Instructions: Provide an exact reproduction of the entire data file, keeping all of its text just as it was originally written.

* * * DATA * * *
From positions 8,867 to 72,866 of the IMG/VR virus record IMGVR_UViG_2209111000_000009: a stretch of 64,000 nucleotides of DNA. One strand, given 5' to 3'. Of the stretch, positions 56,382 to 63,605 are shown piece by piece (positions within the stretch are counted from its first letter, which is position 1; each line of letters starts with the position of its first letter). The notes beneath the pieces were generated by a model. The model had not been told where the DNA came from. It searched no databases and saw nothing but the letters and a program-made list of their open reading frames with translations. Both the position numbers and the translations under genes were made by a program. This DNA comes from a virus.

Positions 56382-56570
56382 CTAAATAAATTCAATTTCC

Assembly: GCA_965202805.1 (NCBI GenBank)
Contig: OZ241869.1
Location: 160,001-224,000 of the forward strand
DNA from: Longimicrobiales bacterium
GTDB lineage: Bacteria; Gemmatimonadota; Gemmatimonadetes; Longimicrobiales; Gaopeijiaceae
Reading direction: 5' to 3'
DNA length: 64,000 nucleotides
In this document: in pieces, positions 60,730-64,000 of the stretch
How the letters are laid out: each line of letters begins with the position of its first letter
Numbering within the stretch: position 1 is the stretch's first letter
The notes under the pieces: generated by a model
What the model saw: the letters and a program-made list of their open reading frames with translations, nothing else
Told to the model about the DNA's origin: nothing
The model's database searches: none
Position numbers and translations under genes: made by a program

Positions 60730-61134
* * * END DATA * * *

From positions 8,867 to 72,866 of the IMG/VR virus record IMGVR_UViG_2209111000_000009: a stretch of 64,000 nucleotides of DNA. One strand, given 5' to 3'. Of the stretch, positions 56,382 to 63,605 are shown piece by piece (positions within the stretch are counted from its first letter, which is position 1; each line of letters starts with the position of its first letter). The notes beneath the pieces were generated by a model. The model had not been told where the DNA came from. It searched no databases and saw nothing but the letters and a program-made list of their open reading frames with translations. Both the position numbers and the translations under genes were made by a program. This DNA comes from a virus.

Positions 56382-56570
56382 CTAAATAAATTCAATTTCC

Assembly: GCA_965202805.1 (NCBI GenBank)
Contig: OZ241869.1
Location: 160,001-224,000 of the forward strand
DNA from: Longimicrobiales bacterium
GTDB lineage: Bacteria; Gemmatimonadota; Gemmatimonadetes; Longimicrobiales; Gaopeijiaceae
Reading direction: 5' to 3'
DNA length: 64,000 nucleotides
In this document: in pieces, positions 60,730-64,000 of the stretch
How the letters are laid out: each line of letters begins with the position of its first letter
Numbering within the stretch: position 1 is the stretch's first letter
The notes under the pieces: generated by a model
What the model saw: the letters and a program-made list of their open reading frames with translations, nothing else
Told to the model about the DNA's origin: nothing
The model's database searches: none
Position numbers and translations under genes: made by a program

Positions 60730-61134